1. [Catatonia in the elderly].

    PubMed

    Chiba, Yuhei; Odawara, Toshinari

    2013-10-01

    Catatonia is a syndrome characterized by mutism, stupor, immobility, negativism, posturing, stereotypy, and echophenomena. Not only patients with schizophrenia, but also patients with general medical disease, mood disorder, and substance-related disorder exhibit catatonia. In the patients with catatonia, it is recommended to examine whether they have a general medical disease. We present two catatonic elder patients. Case 1 exhibited catatonia with vascular dementia, and was revealed to have anti-phospholipid antibody syndrome. Case 2 exhibited catatonia with dementia with Lewy bodies, and was revealed to have Hashimoto's encephalopathy. The first recommended treatment for catatonia is benzodiazepines. In case of benzodiazepine resistance or malignant catatonia, it should be considered electroconvulsive therapy, but it needs to be carefully implemented for elder patients.

  2. Gender Identity and Gender Confusion in Children

    MedlinePlus

    ... games that are more active and enjoy toy soldiers, blocks, and toy trucks. What parents can do: All children need the opportunity to explore different gender roles and different styles of play. Ensure your young child's environment reflects diversity in gender roles and encourages ...

  3. Hypertension in the elderly.

    PubMed

    Robles, Nicolas R; Macias, Juan F

    2015-01-01

    Data collected over a 30-year period have demonstrated the increasing prevalence of hypertension with age. Aging is an inevitable part of life and brings along two inconvenient events: physiologic decline and disease state. High blood pressure (HBP) is an important risk factor for cardiovascular morbidity and mortality, particularly in the elderly. It is a significant and often asymptomatic chronic disease, which requires optimal control and persistent adherence to prescribed medication to reduce the risks of cardiovascular, cerebrovascular and renal disease. Hypertension in the elderly patients represents a management dilemma to geriatric and cardiovascular specialists and other practitioners. Furthermore, with the wide adoption of multiple drug strategies targeting subgroups of hypertensive patients with specific risk conditions to lower blood pressure (BP), difficult questions arise about how aggressive treatment of elderly patients should be. The purpose of the following chapter article is to review the pathophysiology of aging as well as the epidemiology and the clinical assessment of high blood pressure (HBP) in older people.

  4. Violence against elderly people.

    PubMed

    Cammer Paris, B E

    1996-03-01

    Every year, more than one million older Americans are injured physically, debilitated psychologically, or exploited financially by a family member. Elderly men and women, who are from all socioeconomic, ethnic, and religious backgrounds and who have varying functional abilities are vulnerable to abuse and neglect. Health care professionals need to develop the skills to detect both patients at risk and those actively being abused. Barriers to detection of abuse and neglect are complex and include victims' resistance to disclosure due to their own ageist attitudes or feelings of shame and guilt; isolation of victims by their abusers; and the health care professional's discomfort with the situation and hesitancy to intervene, often as a result of inadequate knowledge and training in this area. Researchers have identified specific risk factors for abuse and neglect by family members, including psychopathology among family members, a family history of transgenerational violence, the elder's dependency, the elders and the caregivers' isolation, the caregivers' stress, and living arrangements. Thorough assessment of patients at risk by a multidisciplinary team including a physician, a nurse, and a social worker and the team's subsequent development of individualized intervention strategies can have a positive impact on this devastating problem. PMID:8775138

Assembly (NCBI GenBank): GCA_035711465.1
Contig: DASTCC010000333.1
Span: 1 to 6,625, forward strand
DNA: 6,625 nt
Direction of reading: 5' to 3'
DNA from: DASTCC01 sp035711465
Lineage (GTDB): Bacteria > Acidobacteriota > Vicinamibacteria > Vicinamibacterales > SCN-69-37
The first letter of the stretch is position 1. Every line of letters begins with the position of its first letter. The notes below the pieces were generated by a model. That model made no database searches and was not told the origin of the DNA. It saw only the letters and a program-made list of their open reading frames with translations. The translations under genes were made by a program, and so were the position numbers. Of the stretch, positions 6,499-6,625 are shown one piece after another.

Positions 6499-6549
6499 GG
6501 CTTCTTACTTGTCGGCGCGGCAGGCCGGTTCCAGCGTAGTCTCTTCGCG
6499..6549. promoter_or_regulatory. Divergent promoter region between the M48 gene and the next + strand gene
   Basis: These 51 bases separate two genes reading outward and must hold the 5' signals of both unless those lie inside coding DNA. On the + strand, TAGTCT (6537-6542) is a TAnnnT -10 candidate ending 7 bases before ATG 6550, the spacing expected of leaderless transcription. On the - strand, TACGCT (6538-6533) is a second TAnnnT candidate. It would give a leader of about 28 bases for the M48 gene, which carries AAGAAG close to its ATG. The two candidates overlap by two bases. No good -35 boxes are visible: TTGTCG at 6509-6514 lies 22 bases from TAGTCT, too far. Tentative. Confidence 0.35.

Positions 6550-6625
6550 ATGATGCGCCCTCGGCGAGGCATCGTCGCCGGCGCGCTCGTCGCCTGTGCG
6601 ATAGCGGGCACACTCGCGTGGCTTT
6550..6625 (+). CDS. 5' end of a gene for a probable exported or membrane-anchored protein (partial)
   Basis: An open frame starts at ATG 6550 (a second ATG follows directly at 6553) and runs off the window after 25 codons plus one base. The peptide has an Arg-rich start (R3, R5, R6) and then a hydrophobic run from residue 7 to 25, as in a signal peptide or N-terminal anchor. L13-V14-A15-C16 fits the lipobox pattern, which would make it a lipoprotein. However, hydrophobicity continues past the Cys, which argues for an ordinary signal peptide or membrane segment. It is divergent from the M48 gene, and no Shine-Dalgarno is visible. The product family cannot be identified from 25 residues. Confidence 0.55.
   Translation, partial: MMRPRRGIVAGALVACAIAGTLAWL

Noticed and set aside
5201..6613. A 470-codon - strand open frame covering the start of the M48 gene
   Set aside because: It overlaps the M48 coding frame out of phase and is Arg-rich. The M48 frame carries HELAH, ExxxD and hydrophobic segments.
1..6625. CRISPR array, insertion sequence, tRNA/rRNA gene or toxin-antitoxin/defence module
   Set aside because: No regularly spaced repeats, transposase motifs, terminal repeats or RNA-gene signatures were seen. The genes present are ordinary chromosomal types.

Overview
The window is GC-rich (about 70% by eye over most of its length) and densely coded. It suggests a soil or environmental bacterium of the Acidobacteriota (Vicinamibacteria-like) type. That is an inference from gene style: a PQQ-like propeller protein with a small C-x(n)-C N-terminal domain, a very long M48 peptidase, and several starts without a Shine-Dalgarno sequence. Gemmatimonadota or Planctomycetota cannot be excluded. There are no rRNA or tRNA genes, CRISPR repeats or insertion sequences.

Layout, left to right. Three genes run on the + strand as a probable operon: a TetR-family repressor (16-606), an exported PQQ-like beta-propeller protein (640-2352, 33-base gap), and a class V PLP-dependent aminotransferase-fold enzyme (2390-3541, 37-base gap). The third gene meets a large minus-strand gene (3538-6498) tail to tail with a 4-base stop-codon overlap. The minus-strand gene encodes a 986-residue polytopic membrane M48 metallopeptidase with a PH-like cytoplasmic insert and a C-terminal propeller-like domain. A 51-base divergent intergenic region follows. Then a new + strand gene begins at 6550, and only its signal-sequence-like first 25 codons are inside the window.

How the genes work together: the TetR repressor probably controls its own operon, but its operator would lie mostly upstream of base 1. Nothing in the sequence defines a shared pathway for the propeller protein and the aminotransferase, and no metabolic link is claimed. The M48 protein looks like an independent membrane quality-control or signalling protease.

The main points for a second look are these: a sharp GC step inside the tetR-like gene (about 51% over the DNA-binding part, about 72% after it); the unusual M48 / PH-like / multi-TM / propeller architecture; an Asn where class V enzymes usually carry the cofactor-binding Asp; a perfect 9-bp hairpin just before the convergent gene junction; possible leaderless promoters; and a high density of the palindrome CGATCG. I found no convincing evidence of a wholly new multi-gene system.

5. Elder mistreatment, culture, and help-seeking: a cross-cultural comparison of older Chinese and Korean immigrants.

    PubMed

    Lee, Yeon-Shim; Moon, Ailee; Gomez, Cynthia

    2014-01-01

    This study explored and compared the salient sociocultural characteristics that influenced elder mistreatment and help-seeking behaviors among older Chinese and Korean immigrants. Results from qualitative, in-depth focus groups with 30 participants revealed that elder mistreatment is a culturally laden construct, and core values of traditional culture and acculturation are significant contextual factors that profoundly affect the perceptions of elder abuse and receptivity of interventions. Older Korean participants, compared to their Chinese counterparts, demonstrated stronger influence of hierarchy and cultural beliefs in exclusive family ties and gender norms, and were less likely to disclose abuse. Implications for culturally based interventions are also discussed.

  6. Workshop I: Gender Studies

    NASA Astrophysics Data System (ADS)

    Hennessey, Eden; Kurup, Anitha; Meza-Montes, Lilia; Shastri, Prajval; Ghose, Shohini

    2015-12-01

    Participants in the Gender Studies workshop of the 5th IUPAP International Conference on Women in Physics discussed the gender question in science practice from a policy perspective, informed by investigations from the social science disciplines. The workshop's three sessions—"Equity and Education: Examining Gender Stigma in Science," "A Comparative Study of Women Scientists and Engineers: Experiences in India and the US," and "Toward Gender Equity Through Policy: Characterizing the Social Impact of Interventions—are summarized, and the resulting recommendations presented.

  7. The semiotics of gender.

    PubMed

    Van Buren, J

    1992-01-01